Exploring Republican China in the USC Digital Library: An Experimental Metadata Analysis

Social Network Analysis

Because the majority of the items in USC's Republican China collections lack information about interpersonal relationships in their descriptions, it is difficult to investigate the plausible social networks of personal names represented in these collections. Nevertheless, we experimented with the co-occurrence of two names mentioned together in the same document as a criterion for possible undirected relationships in our social network analysis to showcase some possible connections between these personal names.

Cytoscape, a powerful open-source network analysis software, was used to analyze the network node and edge data for connected components, modularity, and degree centrality. As a result, we discovered 11 top connectors in the possible social networks of these names.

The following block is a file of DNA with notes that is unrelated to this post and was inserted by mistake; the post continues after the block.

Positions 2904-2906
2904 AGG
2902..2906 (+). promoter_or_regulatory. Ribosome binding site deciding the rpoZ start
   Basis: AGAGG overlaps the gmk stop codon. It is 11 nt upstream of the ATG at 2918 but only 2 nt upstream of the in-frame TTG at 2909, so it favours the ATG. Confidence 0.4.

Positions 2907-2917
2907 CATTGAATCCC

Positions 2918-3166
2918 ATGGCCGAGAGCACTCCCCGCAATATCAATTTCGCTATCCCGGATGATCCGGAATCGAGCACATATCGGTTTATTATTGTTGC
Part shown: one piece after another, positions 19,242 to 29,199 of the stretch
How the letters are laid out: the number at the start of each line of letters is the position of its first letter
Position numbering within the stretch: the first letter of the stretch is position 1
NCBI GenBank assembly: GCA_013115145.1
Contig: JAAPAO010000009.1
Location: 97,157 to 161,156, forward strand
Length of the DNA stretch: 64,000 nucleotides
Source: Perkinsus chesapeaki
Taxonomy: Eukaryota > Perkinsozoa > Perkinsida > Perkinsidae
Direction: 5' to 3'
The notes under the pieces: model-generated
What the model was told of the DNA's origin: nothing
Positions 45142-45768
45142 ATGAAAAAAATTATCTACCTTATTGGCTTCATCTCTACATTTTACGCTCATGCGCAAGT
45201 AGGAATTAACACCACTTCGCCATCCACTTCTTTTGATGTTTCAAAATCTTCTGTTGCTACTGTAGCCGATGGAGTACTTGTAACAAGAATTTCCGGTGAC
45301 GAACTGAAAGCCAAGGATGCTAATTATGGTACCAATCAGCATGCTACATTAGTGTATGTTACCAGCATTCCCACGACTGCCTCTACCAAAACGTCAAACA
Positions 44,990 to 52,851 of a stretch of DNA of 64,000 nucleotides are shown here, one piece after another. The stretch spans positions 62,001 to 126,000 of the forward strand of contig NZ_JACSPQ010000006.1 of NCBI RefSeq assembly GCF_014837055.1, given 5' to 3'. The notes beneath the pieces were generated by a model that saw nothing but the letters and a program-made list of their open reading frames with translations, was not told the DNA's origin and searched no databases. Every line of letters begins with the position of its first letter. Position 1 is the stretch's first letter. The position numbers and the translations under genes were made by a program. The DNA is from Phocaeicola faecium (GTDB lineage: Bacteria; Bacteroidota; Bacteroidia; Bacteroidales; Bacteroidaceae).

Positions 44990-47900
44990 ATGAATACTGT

Consistent with our findings on personal names, U.S. Navy officer Harry E. Yarnell (1875-1959) [Bio], the top mentioned name in the collections, is the arguably central connector of the possible social networks. He had undirected connections with over 90 people from various backgrounds, including prominent Chinese political figures such as Chiang Kai-Shek 蔣介石 (1887-1975) [Bio], Wang Jingwei 汪精衛 (1883-1944) [Bio], T. V. (Tzu-wen) Soong 宋子文 (1894-1971) [Bio], and H. H. (Hsiang-hsi) Kung 孔祥熙 (1880-1967) [Bio]. Likewise, Chiang Kai-Shek 蔣介石, the top mentioned Chinese name in the collections, is the most connected Chinese person in our social network analysis. He was linked to over 20 personal names, most of which were warlords and military officers such as Zhang Xueliang 張學良 (1901-2001) [Bio] and He Yingqin 何應欽 (1890-1987) [Bio]. The graph below depicts a detailed view of the complex social networks that could exist.

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